You might experience unexpected side-effects after restarting an Oracle Java Cloud Service instance or individual VMs. These effects can also occur after patching, which restarts VMs.
Restart fails after a scale down operation intended to remedy a quota breach
You can scale down a Oracle Database Cloud Service database deployment or Oracle Java Cloud Service instance if you have a quota breach in your account. Scaling down reduces compute resources. However, the automatic restart action can fail after scale-down.
For example, you could scale down a node from shape oc5 to oc3. Oracle Java Cloud Service puts the service instance into Maintenance mode, changes the state of the node to Configuring, and stops any servers running on the node. After applying the changes, Oracle Java Cloud Service is supposed to start the servers automatically. If the quota breach is not cleared by the time the orchestration is restarted with the smaller shape, the automatic server restart action could fail.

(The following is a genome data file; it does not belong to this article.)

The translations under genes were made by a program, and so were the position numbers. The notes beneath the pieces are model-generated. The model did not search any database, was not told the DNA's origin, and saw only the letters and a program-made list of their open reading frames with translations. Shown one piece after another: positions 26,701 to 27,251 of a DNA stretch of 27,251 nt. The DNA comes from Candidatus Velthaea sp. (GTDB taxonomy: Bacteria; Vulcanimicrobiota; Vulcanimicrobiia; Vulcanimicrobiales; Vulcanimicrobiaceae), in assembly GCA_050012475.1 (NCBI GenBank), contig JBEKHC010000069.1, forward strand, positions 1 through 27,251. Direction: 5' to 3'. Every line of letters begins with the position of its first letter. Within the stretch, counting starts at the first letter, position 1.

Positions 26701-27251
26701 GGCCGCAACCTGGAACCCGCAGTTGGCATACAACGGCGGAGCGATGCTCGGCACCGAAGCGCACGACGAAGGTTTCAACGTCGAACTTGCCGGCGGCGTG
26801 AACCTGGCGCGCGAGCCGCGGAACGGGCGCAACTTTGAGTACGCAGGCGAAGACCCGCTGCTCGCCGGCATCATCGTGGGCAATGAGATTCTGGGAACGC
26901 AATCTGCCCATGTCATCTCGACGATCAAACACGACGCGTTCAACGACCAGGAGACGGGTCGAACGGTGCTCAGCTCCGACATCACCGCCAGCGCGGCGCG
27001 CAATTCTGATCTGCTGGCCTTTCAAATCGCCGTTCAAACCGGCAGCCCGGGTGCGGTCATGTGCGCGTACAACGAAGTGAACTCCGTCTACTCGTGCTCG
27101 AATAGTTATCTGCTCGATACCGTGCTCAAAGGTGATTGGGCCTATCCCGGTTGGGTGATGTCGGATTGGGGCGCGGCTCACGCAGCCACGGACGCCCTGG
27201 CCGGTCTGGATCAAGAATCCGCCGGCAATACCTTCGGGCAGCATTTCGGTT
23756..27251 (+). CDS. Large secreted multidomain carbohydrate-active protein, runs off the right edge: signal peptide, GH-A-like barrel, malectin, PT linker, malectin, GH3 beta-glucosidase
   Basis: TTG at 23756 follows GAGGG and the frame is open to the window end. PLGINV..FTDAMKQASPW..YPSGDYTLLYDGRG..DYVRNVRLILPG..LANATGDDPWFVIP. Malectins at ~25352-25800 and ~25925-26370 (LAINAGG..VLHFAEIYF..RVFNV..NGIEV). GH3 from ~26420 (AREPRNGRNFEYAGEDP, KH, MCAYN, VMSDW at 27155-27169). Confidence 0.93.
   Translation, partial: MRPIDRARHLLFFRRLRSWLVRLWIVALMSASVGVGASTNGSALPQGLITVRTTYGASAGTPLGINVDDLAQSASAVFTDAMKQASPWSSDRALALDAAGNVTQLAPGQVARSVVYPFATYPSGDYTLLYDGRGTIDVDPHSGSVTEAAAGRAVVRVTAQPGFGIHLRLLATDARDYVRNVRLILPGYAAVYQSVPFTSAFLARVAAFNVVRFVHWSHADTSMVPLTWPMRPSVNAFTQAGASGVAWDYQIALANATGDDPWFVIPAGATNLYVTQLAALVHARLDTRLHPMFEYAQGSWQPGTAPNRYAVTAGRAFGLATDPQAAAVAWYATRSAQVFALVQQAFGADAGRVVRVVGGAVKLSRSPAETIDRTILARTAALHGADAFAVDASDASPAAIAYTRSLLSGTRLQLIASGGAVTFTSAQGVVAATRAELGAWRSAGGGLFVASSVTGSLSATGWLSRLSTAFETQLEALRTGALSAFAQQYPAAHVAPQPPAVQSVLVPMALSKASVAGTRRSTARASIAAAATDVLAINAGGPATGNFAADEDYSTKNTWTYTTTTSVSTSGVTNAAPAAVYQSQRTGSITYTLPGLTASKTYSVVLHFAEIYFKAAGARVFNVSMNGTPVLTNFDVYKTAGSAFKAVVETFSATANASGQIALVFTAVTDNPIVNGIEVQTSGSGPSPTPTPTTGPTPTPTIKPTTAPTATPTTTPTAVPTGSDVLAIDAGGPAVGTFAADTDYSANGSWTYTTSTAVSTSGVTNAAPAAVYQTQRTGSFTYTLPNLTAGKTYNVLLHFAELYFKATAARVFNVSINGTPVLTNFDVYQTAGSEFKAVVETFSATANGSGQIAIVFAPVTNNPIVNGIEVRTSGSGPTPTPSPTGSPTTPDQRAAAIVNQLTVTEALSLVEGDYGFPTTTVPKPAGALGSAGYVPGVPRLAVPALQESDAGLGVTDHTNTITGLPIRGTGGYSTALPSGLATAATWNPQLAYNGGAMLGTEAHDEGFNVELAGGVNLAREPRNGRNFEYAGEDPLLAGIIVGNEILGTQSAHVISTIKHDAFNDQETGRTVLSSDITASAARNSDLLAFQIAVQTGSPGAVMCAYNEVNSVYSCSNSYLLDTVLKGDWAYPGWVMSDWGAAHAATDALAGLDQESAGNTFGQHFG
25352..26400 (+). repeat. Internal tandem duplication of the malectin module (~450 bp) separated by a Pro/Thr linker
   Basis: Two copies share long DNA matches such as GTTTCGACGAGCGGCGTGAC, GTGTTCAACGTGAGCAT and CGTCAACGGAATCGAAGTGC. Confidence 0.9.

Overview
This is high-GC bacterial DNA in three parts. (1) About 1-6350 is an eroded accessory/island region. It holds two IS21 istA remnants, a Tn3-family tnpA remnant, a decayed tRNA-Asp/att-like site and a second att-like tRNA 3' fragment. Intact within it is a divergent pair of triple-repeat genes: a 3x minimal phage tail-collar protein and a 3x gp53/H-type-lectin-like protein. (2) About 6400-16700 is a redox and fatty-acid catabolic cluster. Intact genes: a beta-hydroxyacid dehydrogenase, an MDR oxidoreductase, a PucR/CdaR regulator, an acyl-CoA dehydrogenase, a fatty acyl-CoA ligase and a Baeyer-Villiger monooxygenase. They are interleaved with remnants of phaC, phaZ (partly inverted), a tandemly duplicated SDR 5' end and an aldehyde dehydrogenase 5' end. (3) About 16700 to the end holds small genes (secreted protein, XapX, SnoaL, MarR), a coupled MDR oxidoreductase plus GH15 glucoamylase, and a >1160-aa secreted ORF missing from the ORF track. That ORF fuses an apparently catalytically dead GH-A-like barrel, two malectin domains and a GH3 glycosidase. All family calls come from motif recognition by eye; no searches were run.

If the restart action fails, wait one hour for the quota breach to clear, then restart the service instance by using the Oracle Java Cloud Service Console.
Monitor a VM’s boot log
You can monitor the boot progress of individual VMs by using Oracle Cloud Infrastructure Compute Classic. See Viewing the Boot Log of an Instance in Using Oracle Cloud Infrastructure Compute Classic. Ignore information in this topic about the Compute API.
My custom storage volumes have become detached
Custom storage volumes you have added after creating an Oracle Java Cloud Service instance will become detached after restart operations.
Do not attach custom storage volumes to a service instance’s VMs. Any custom storage volumes are detached if the service instance is restarted.
If a service instance requires additional storage, add storage by scaling the service instance’s nodes as explained in Scale an Oracle Java Cloud Service Node.
My content changes on the Boot/OS volume are gone
The Boot/OS volume of any service instance provisioned before the mid-August 2015 update to Oracle Java Cloud Service is an ephemeral disk volume. Content added to an ephemeral Boot/OS volume does not persist if the service instance is restarted. To avoid the risk of data loss, do not add content to an ephemeral Boot/OS volume.
This restriction does not apply to more recent service instances. The Boot/OS volume of any service instance provisioned after the mid-August 2015 update to Oracle Java Cloud Service is persistent. Content added to a persistent Boot/OS volume is retained if the service instance is restarted.
For details of this volume, see About the Storage Volumes Attached to the WebLogic Server Nodes.